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Digital Subscriptions > Skeptic > 24.1 > Online Gaming

Online Gaming

A Virtual Experiment in the Dark Side of Human Nature

EVERY AGE HAS ITS OWN FORM OF STORYTELLING, AND video gaming appears to be a defining narrative of today’s culture. Most of us grew up in a gaming environment, whether it involved playing Nintendo in the living room or hauling a bag of quarters down to the local arcade. The term “gamer” is no longer useful as an identity. After all, games are for everyone. Video games enthrall the masses, like good music and fine art. By providing a world with authentic characters, a riveting story, and a stimulating setting, a quality game immerses players in the story, allowing them to briefly forget the troubles of everyday existence. Gaming offers a sense of control, allowing players to envision and create a world of their choosing. When complemented by a well composed soundtrack, the experience can be utterly intoxicating. However, as more and more people enter the sphere of online gaming, hackers and scammers lurk in the shadows, salivating at the prospect of including us in their perverse virtual experiments.

Whatever the game may be—baseball, Monopoly, or a game of poker with friends—cheaters will always look to prosper. The zero sum nature of competition— or the perceived zero-sum nature—drives people to bend the rules in order to gain unjust advantages and, ultimately, emerge victorious. From an evolutionary perspective, cheaters seem to have an immediate advantage over cooperators. Assuming evolution favors any behavior designed to spread one’s genes, men may benefit from spreading their seed in, shall we say, a quantity-focused manner. Their offspring may then go on to exploit more people, and also reproduce higher than average due to their advantage. Eventually, however, they will start exploiting each other, and then the system breaks down. In the short term, however, cheaters certainly can prosper.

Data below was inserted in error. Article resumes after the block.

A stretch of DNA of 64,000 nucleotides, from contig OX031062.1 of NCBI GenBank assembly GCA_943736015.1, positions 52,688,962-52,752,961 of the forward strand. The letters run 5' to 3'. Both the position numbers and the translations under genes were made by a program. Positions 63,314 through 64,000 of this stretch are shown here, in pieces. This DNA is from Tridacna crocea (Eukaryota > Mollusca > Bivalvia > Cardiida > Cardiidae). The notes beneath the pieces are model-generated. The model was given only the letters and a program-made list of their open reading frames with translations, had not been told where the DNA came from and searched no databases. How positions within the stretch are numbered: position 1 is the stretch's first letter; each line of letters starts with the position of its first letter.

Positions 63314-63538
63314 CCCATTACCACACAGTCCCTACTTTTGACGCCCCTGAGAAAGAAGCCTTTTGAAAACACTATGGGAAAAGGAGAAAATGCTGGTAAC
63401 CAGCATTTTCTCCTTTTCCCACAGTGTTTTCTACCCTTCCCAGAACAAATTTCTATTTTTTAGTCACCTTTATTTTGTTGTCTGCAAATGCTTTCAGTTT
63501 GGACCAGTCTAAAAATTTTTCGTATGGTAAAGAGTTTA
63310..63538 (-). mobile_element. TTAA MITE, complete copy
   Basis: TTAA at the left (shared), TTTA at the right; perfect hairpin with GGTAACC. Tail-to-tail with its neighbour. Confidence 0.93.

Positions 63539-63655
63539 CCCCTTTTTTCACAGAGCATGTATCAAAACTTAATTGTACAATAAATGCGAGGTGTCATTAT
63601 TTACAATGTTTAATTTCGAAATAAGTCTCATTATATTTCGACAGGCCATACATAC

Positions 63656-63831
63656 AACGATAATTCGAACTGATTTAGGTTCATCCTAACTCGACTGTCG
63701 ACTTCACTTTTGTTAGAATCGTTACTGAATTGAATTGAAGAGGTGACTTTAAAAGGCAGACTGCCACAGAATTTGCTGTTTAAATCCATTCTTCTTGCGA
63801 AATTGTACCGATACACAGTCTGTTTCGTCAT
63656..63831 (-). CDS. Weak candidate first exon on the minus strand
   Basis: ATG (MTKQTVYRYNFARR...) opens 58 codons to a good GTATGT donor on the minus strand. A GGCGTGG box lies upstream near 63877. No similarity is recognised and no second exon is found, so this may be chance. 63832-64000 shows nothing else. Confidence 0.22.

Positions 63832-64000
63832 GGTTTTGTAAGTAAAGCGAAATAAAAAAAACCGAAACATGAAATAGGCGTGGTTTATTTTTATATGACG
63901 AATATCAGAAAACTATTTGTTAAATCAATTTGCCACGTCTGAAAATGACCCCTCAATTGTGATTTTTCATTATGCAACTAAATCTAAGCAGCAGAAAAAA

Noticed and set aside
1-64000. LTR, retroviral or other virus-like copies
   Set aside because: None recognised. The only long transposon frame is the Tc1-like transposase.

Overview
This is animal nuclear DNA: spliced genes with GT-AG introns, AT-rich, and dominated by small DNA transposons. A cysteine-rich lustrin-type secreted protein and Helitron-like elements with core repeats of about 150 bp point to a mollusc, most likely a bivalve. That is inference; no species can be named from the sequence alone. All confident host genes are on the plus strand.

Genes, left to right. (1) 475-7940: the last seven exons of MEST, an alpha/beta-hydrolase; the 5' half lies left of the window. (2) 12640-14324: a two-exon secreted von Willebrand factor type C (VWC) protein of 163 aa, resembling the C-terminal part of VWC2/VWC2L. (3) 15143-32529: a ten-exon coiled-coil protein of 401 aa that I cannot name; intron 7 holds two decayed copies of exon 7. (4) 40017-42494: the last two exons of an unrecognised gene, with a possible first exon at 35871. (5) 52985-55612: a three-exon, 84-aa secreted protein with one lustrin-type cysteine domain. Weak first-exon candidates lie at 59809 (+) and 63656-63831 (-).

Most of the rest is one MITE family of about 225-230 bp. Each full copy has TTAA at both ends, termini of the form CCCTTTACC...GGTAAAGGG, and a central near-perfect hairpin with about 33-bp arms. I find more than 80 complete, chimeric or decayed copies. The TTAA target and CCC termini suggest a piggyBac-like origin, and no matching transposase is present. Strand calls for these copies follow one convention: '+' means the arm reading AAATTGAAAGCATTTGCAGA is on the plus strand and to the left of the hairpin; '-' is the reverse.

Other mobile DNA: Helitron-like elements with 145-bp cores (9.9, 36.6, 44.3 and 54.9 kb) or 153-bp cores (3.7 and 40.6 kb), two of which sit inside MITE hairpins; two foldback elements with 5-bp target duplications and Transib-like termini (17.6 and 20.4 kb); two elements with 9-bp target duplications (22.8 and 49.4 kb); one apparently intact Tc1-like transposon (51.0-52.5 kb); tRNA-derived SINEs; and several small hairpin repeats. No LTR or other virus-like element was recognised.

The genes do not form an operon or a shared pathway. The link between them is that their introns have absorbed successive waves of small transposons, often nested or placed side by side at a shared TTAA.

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About Skeptic

BEHE’S LAST STAND COLUMNS The SkepDoc: Is Low-Dose Radiation Good for You? The Questionable Claims for Hormesis, by Harriet Hall, M.D. • The Gadfly: Define Your Terms (or, Here we Go Again), by Carol Tavris ARTICLES Making Gasoline from Water: John Andrews and the Invention of a Legend • Online Gaming: A Virtual Experiment in the Dark Side of Human Nature • Duped by Data Mining • How Science Will Explain and Fix Fake News • The Cult of Falun Gong: A Dance Troupe and Victimhood Raises Big Money • The Opioid Epidemic Misunderstood • Why the Human-Centered View Has Not Served us Well • Behe’s Last Stand: The Lion of Intelligent Design Roars Again • Straw Man on a Slippery Slope: The Case Against the Case Against Postmodernism • A Disproof of God’s Existence REVIEWS Reviews of: The Coddling of the American Mind: How Good Intentions and Bad Ideas are Setting Up a Generation for Failure; The Skeptics’ Guide to the Universe: How to Know What’s Really Real in a World Increasingly Full of Fake; Investigating Ghosts: The Scientific Search for Spirits; Bunk: The Rise of Hoaxes, Humbug, Plagiarists, Phonies, Post- Facts, and Fake News; Hoax: A History of Deception: 5000 Years of Fakes, Forgeries, and Fallacies; Truth’s Fool: Derek Freeman and the War Over Anthropology JUNIOR SKEPTIC Quest for the Truth about Dungeons and Dragons